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Startup incubator and accelerator: are they the same?

Young companies need all the help they can get. With up to 90% of startups destined to fail, getting professional mentoring and access to a nurturing environment is an immense advantage. Startup incubators and accelerators do just that – help startups survive and flourish. Wondering what both of those terms mean and how they compare? You’ve come to the right place!

What is a startup incubator? 

Incubators help startups in their early days when there is no MVP, business model, or even a finalised product idea yet. Incubators are often run or supported by universities (including MIT) and non-profit organisations that aim to boost local entrepreneurship. The average duration of the time a company spends in an incubator is 6-9 months but can extend to up to two years in some cases. For example, if a startup involves complex technological and scientific research and development, incubation times can run longer. 

According to Forbes’s findings, 84% of incubated startups stay in their community helping drive the economy. Also, 87% of startups that participated in incubators survive past the 5-year mark

Startups that get accepted into an incubator can rely on receiving the following help:

  • Free office space and equipment
  • Networking opportunities 
  • Access to investors and coaches

Zen Business and Revolut are among many examples of successful startups that went through an incubator during their early years, and proof that a founder with a business idea can find a perfect incubator to help them bring their venture to the next level.   

What is a startup accelerator? 

Unlike incubators, startup accelerators work with companies that have already laid a foundation for their future growth and now need to expand quickly. Startups that are accepted in accelerators usually have a validated product and even the first paying clients. The typical timeframe that a business would stay in an accelerator is 3-6 months.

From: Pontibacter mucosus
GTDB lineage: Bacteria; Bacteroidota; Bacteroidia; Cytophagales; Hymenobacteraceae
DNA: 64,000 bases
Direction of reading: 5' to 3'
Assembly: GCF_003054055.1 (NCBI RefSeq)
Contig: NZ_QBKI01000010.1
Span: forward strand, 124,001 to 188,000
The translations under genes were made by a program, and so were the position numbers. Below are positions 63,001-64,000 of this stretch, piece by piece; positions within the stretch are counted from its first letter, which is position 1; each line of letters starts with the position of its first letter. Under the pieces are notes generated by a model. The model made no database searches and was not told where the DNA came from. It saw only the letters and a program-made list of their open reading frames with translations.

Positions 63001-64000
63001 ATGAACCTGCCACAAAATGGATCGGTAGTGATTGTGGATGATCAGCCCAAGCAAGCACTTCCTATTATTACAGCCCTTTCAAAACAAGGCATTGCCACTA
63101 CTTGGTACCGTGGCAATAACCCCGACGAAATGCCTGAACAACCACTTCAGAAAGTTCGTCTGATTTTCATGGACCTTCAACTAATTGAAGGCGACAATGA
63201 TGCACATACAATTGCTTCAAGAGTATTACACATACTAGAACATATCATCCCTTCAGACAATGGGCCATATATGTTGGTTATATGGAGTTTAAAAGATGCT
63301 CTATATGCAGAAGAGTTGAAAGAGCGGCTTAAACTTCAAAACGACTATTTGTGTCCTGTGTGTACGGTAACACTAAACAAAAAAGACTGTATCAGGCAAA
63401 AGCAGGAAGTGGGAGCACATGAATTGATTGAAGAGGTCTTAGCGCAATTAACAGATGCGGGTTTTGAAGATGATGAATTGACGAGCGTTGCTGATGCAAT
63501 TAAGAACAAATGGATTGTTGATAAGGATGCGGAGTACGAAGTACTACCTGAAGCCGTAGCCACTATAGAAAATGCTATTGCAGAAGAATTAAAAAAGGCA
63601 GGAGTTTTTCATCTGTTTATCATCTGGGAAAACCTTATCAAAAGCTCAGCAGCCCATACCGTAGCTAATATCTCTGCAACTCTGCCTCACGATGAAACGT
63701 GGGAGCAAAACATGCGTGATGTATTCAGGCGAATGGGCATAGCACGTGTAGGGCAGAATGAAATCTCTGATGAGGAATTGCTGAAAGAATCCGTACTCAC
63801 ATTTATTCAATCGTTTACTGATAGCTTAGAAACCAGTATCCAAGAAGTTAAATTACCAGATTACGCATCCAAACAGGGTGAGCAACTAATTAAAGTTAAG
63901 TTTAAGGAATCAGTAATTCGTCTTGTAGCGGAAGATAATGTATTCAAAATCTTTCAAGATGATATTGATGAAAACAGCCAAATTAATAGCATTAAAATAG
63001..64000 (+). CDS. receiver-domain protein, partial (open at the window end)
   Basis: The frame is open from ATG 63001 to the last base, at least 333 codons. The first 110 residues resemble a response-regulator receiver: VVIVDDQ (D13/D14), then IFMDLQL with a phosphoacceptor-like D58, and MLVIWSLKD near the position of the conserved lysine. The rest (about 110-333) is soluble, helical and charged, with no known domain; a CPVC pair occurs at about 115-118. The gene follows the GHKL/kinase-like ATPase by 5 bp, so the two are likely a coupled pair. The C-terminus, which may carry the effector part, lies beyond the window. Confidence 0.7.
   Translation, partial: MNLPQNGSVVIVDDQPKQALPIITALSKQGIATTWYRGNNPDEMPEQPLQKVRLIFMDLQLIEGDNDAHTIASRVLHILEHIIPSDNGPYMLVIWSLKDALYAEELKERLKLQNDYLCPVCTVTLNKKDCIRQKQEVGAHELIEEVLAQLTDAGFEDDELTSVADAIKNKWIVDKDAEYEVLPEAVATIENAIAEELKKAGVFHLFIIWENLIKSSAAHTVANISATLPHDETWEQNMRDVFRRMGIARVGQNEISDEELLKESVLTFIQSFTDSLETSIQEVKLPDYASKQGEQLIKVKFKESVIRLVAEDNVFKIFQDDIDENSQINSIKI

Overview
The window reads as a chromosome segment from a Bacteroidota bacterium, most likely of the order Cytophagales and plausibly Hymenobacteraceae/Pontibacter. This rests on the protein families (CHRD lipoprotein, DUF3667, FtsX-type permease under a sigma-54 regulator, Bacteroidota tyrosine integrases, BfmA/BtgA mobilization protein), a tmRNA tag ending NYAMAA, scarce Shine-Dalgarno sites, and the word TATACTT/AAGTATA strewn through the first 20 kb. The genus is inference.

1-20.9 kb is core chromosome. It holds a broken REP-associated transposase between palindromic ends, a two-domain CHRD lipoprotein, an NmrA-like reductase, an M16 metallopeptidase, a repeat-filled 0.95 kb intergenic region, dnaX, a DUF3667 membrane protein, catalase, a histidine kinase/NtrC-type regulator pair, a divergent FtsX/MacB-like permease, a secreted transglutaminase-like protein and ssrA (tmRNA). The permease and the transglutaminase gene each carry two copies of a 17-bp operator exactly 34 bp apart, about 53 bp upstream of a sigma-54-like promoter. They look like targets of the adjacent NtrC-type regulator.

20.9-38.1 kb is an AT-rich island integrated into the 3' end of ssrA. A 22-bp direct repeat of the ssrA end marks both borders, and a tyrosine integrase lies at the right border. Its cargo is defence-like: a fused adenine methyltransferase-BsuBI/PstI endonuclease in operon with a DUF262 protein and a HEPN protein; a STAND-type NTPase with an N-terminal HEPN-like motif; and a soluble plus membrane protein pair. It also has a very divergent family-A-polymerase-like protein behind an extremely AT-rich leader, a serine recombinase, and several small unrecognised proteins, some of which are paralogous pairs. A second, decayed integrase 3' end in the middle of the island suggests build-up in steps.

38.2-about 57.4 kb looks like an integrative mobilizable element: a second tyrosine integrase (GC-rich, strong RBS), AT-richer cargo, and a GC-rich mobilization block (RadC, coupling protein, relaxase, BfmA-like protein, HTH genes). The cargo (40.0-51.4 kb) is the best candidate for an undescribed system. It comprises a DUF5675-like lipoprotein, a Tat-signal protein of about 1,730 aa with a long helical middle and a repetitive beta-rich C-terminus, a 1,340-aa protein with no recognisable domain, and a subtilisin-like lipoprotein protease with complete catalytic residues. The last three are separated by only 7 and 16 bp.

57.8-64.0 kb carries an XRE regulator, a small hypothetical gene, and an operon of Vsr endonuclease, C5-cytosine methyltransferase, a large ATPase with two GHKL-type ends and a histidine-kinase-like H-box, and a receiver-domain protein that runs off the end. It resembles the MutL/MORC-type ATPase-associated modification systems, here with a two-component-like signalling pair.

Because such startups already have a working business model, the help that they receive is centred around:

  • Mentorship and professional business consulting 
  • Legal assistance for securing intellectual property (IP)
  • Access to a network of investors 

Accelerators also can make seed investments in return for part of the equity and voting rights on the company’s decisions. That’s why it is sometimes recommended that startups seek alternative funding options so that they can stay in full control of their venture.   

Some of the most famous startups that worked with accelerators include Airbnb, Coinbase, Twitch, Uber, and Canva. And the accelerator market is only growing. Harvard Business Review identified 172 US-based accelerators that have collectively invested in over 5 000 US startups during 2005-2015. By mid-2021, the top USA accelerator, Y Combinator, alone made 3777 investments.

Incubator or accelerator – what to choose for your startup? 

As you see, startup incubators and accelerators are two very different concepts, and the choice between the two is largely defined by the stage and the state of your business. 

Here are the key questions you can ask yourself to identify which approach best suits you:

  • Do you have an MVP or a product ready? 
  • Do you require funding to support the startup’s growth?
  • Are you looking for slow-paced and steady or short-term intense growth?

Before you contact any of the business development programs, it is vital that you clearly understand the current state of your company, your financial needs, and have a preferred timeline.

Most incubators will ask for a business plan as a part of the application process, while accelerators will be more interested in seeing the first batch of real users real users and knowing that your idea has the potential to scale fast. 

Accelerators tend to invest in their mentee startups more than incubators, but don’t let that drive your decision-making. Incubators are more focused on nurturing the business through alternative means, but they usually provide access to a network of private investors, angels, and even venture capitalists (VC). 

When choosing between the two options, make sure your key criteria are the stage of the business and the time you are willing to dedicate to your startup. And know that the two programs are not mutually exclusive. It is perfectly normal for a startup to work with an incubator during its ideation stage and partner with an accelerator once they start generating first sales. 

What’s next?

Once you’re done with and out of the incubator or accelerator, it is critical to keep the momentum going. Experienced technical partners, such as Emphasoft, will help you elevate the idea, product or even assist with building the long-term strategy. The Emphasoft tech team has the full skill set to match your startup needs. Reach out to us today and we will start working on your startup within 3 days.


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The difference between POC, prototype, and MVP
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